Tuesday, 7 March 2017

"Some of Them Could Be Grammar Schools"

Of course, none of them will be grammar schools.

That would be illegal under the Statute Law, a provision for the changing of which  there is no conceivable majority in either House of Parliament.

Including that change in a Conservative manifesto would be enough to split the Conservative Party organically in two.

Europe never did that, and never could have done. But this could, and it would.

There was in fact such a manifesto commitment in 2015 on the part of a party that, despite almost comical levels of media hype, managed to go from all of two MPs to all of one.

The exclusion of the working classes and the poor is of course precisely why Theresa May's base wants grammar schools.

That they are middle-class and even upper-middle-class ghettoes, as they always have been, is what endears them to those who feel any such endearment.

Mrs May herself did not gain admission to a grammar school until she was 13, following several years of private education to that end.

When she was 15, however, her girls' grammar merged into the much larger and mixed comprehensive that sent so unpromising a candidate to Oxford.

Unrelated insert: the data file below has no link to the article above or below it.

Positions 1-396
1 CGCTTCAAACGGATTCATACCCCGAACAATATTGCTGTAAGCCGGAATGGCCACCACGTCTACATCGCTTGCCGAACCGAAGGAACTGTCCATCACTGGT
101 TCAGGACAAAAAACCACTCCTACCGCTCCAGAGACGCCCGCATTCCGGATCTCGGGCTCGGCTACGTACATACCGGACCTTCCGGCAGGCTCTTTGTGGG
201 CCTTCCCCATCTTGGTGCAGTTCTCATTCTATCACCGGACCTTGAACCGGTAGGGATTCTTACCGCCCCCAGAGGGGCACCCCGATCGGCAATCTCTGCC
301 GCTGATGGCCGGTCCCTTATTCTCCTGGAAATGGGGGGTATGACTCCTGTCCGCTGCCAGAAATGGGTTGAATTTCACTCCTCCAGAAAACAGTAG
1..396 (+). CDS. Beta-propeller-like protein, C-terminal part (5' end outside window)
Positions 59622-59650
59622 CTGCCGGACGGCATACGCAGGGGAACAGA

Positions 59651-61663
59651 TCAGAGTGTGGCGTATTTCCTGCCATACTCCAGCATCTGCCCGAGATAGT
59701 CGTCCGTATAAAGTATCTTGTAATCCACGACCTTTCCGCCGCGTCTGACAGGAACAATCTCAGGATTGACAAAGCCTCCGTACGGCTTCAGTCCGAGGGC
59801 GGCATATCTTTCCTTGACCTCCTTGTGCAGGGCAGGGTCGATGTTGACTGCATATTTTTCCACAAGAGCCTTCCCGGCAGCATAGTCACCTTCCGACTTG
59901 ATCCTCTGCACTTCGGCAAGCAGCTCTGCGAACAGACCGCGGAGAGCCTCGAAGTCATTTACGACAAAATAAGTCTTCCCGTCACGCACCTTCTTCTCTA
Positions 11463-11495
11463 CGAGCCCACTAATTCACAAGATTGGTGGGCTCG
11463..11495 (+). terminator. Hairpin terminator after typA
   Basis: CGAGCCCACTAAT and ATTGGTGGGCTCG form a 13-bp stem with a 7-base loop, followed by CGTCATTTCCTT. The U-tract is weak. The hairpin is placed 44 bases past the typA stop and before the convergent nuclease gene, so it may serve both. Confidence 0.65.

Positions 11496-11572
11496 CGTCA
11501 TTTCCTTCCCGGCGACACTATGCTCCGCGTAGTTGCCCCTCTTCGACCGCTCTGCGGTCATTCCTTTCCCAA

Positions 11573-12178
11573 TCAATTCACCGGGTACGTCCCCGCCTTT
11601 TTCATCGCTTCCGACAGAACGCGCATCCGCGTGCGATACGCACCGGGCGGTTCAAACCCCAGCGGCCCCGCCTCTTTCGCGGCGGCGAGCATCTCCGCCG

But if she feels any gratitude, as well she should, then it is outweighed at her resentment at having been made to share a classroom, or even just a building, with the oiks after all.

More broadly, though, the Left should be more on board with the changing structures of education.

Why is it protecting the principal powerbase of the municipal Labour Right and its hangers on; of the people who put the petty into petit bourgeois?

What have they ever done for us?

We ought to be bypassing them in order to cut our own deals with regard to, for example, representation on governing bodies.

We now have the organisational means by which to do that.

Something very similar is true of the potential acquisition of the whole of Sky by Rupert Murdoch.

Why are we protecting the privileged position of the BBC? What has it ever done for us?

Indeed, on this morning's Today programme, while discussing grammar schools, Angela Rayner was incessantly hectored, interrupted, and condescended to.

Whereas Toby Young was heard in a respectful silence that bordered, if bordered, on awe.

For all his faults, Rupert Murdoch does not do awe.

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